BLACK Fusion cruised through the tight pack and managed to claim victory in the Leeton Cup by a nose.
The start was as clean as they get and the nine horses charged onto the track.
All relatively evenly matched, Black Fusion had to battle for position through every metre.
“We began the race better than I expected and he put himself into a very prominent position,” said jockey Michael Travers.
The pack fought along the back stretch and no single horse looked to have a clear shot at leading the pack across the line.
“He put the pressure on at the 600,” Travers said.
“The second horse went straight past him and I thought if we can just hang around for a place I’ll be happy.”
After exiting the final turn onto the home straight, Black Fusion and Peltier were neck and neck with every stride.
The pack crossed the line and cheers rose from the crowd from both those who’d had the perspective of looking across the line to see the victor and from those who truly appreciated a close race.
In the final paces Black Fusion dug deep and was able to lean far enough across to claim the Leeton Cup in an incredibly close race.
“He put his head out at just the right time,” Travers said.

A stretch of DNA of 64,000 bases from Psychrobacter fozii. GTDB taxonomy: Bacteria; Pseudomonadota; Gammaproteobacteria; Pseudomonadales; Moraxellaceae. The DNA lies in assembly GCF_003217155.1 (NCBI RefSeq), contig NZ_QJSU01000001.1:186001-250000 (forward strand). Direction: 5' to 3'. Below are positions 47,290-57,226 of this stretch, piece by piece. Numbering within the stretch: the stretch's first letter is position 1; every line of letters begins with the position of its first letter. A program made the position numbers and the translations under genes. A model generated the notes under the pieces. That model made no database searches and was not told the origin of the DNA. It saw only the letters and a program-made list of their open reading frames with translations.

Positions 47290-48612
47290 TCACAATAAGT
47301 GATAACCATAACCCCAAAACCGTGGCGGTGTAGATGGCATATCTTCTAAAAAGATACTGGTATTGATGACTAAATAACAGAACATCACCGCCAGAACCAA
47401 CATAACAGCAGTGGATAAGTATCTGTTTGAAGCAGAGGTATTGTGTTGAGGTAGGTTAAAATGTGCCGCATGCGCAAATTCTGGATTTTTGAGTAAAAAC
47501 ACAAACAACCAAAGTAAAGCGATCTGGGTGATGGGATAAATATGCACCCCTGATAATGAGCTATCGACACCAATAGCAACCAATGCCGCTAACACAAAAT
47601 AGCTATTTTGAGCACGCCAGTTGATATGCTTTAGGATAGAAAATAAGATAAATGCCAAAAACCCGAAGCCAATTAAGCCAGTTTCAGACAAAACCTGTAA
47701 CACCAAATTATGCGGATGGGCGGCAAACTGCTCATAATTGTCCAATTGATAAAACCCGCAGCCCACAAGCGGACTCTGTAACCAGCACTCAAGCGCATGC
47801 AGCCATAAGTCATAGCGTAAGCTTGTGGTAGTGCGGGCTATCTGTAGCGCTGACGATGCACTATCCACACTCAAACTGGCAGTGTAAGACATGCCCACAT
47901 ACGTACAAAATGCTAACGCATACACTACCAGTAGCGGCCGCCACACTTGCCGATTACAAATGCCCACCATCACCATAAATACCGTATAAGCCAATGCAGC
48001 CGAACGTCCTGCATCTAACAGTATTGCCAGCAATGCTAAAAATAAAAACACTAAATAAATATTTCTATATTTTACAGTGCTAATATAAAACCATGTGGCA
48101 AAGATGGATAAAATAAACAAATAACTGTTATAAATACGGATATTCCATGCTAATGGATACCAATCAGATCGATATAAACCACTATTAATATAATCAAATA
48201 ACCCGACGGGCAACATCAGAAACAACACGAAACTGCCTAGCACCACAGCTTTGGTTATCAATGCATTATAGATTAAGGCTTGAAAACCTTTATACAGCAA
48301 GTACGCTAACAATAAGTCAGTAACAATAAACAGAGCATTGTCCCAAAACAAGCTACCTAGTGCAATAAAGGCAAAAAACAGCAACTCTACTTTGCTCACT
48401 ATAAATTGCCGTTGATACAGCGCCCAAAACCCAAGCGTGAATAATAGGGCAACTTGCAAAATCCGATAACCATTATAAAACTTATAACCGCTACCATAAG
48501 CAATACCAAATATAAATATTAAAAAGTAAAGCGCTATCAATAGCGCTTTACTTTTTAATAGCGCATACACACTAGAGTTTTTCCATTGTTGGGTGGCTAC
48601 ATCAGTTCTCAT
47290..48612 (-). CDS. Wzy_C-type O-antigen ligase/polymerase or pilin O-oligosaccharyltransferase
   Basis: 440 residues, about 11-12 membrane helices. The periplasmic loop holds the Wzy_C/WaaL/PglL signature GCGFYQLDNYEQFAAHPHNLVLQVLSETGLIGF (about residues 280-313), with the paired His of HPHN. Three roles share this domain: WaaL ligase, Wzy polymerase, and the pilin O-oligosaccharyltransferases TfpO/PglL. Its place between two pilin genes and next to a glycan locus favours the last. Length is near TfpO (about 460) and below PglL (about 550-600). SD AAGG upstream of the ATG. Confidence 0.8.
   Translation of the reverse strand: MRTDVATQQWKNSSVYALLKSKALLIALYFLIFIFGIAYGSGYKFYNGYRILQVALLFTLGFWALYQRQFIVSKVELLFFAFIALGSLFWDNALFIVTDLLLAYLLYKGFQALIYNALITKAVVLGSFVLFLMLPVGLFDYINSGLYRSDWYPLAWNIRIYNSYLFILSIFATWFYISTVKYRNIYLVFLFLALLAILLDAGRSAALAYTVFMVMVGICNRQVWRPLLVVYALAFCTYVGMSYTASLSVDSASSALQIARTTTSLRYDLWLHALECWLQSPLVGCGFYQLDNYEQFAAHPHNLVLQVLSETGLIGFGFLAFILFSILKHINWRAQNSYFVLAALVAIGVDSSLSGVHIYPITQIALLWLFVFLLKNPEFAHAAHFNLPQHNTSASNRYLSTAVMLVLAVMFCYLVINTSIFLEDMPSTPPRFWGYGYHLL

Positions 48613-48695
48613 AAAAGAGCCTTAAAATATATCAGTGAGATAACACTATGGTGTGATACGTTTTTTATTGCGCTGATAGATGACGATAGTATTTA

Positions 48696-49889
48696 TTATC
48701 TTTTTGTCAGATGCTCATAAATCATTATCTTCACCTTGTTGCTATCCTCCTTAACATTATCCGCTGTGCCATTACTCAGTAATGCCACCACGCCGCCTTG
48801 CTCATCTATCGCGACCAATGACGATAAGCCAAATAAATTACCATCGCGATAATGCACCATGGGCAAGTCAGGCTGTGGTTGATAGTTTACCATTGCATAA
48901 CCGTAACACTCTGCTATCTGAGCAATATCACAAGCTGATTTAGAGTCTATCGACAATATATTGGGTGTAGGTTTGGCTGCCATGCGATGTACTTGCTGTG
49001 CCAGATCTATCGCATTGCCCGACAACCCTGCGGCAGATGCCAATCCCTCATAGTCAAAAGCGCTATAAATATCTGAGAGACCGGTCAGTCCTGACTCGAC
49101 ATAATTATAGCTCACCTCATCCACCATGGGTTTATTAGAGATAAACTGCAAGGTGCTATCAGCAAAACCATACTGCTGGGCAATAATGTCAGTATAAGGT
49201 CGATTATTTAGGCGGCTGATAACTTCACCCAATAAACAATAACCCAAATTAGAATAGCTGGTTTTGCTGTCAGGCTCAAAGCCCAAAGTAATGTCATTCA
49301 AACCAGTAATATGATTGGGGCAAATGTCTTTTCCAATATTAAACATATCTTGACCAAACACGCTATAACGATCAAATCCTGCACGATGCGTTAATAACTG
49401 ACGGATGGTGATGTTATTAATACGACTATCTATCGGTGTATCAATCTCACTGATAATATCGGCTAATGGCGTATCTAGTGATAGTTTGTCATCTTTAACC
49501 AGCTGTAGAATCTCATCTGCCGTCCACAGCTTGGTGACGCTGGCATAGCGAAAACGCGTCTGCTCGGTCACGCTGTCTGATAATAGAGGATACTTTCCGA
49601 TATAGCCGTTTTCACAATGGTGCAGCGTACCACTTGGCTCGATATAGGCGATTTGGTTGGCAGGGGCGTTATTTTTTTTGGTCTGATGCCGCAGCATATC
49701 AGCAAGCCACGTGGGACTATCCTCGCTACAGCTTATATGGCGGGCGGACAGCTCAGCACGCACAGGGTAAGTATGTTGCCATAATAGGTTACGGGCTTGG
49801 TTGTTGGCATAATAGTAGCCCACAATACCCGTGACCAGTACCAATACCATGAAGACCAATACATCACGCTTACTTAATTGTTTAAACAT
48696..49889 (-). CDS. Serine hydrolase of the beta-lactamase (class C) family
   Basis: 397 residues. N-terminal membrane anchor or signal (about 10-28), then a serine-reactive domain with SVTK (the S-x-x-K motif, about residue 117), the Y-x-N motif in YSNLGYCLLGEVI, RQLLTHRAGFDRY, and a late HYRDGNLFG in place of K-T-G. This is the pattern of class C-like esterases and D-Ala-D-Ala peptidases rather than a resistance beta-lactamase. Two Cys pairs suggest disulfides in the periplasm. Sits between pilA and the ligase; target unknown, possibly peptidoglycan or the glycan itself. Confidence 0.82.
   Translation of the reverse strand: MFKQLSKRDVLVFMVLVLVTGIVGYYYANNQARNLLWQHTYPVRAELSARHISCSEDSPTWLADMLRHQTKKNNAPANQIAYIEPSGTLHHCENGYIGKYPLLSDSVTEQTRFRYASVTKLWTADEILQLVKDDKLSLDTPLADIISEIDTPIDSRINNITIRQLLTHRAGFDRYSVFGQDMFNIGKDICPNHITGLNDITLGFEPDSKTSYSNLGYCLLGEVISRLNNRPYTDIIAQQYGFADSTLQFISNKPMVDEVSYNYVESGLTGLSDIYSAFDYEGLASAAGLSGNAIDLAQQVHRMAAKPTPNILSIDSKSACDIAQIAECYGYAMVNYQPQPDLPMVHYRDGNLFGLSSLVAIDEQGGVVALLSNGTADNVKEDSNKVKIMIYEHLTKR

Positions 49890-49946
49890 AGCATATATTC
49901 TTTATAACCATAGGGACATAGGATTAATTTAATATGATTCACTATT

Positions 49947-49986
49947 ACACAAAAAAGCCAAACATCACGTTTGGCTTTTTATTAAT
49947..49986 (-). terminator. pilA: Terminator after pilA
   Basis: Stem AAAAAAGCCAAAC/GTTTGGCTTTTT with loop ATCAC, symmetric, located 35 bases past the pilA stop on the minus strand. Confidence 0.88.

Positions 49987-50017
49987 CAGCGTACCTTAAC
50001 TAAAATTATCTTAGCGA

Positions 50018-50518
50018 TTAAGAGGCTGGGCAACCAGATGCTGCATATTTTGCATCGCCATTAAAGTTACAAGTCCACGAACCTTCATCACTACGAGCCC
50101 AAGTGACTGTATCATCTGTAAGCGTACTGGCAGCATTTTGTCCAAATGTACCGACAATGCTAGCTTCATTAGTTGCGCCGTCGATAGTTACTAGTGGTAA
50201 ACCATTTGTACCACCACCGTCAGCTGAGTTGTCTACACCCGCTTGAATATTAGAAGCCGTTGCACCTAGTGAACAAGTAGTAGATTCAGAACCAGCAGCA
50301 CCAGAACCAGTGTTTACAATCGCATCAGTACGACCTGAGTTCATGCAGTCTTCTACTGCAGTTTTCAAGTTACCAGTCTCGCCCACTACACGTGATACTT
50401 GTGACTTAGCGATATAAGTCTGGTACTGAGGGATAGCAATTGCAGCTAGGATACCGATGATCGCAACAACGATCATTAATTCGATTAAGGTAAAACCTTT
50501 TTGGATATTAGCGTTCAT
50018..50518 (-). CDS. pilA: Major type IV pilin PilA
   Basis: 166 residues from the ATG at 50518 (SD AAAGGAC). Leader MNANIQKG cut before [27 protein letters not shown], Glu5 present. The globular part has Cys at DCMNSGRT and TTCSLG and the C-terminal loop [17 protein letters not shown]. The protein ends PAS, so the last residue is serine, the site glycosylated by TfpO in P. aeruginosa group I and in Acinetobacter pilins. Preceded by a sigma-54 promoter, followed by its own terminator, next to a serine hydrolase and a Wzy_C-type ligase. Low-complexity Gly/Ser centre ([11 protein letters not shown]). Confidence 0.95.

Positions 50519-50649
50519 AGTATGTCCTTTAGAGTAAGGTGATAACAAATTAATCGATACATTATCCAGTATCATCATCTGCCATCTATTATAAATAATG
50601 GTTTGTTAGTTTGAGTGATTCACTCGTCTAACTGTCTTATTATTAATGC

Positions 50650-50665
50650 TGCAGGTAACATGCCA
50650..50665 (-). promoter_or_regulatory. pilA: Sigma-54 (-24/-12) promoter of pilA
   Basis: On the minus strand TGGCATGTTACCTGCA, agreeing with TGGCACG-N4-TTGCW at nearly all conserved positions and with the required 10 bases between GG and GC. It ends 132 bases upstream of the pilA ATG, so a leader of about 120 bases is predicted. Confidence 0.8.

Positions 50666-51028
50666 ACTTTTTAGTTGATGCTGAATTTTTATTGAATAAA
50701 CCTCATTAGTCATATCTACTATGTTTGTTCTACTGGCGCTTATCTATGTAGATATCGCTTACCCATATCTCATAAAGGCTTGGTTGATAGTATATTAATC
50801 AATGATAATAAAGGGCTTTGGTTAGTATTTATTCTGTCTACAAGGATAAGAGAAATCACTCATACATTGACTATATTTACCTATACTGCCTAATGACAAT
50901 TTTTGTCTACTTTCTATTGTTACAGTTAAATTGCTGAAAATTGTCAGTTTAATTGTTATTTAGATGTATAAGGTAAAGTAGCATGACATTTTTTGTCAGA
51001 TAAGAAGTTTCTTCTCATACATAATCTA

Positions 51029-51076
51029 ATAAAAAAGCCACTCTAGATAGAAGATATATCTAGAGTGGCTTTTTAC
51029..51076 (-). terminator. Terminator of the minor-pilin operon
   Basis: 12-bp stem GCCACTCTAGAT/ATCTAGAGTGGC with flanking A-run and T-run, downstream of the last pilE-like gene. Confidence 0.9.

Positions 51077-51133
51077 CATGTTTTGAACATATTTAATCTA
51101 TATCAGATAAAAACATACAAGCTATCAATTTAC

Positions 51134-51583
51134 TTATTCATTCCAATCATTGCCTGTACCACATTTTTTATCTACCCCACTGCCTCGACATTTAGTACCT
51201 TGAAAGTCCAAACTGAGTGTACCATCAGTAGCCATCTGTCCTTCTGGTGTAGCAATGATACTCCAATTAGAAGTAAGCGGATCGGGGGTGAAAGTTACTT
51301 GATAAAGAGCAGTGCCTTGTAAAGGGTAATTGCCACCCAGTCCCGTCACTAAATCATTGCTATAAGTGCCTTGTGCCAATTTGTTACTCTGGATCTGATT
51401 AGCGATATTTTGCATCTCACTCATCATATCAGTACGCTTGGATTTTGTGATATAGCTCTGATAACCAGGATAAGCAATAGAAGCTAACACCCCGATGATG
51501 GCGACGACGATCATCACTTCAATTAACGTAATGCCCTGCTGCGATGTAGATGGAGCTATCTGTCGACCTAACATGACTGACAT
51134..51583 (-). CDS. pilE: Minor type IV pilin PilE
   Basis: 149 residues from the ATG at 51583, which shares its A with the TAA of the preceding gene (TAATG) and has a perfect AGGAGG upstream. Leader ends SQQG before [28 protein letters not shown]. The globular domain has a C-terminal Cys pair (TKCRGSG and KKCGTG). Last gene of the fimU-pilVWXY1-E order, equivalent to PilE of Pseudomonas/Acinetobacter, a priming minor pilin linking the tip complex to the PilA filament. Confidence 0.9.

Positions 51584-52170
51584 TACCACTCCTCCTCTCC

“We entered the race just hoping to win a place.
“He did very very well, he was the strongest horse on the line and he got the money.”
The win was Black Fusion’s second in his short career, and to the surprise of trainer Scott Spackman.
“This horse has been very frustrating,” Spackman said.
“But he’s put two together now so I think he’s turned the corner and is all good.”
After Black Fusion’s performance in the Leeton Cup, Spackman feels the horse has potential.
“We’re going to push him a little bit now and see if he can get it,” Spackman said.
The win also came as a surprise to Travers, but for an entirely different reason.
“I was meant to be home babysitting my two year-old today,” Travers said.
“Mick convinced me that this was a better option.
“It worked out better this way, the babysitter came cheap.”
The win was one of the closest races that day.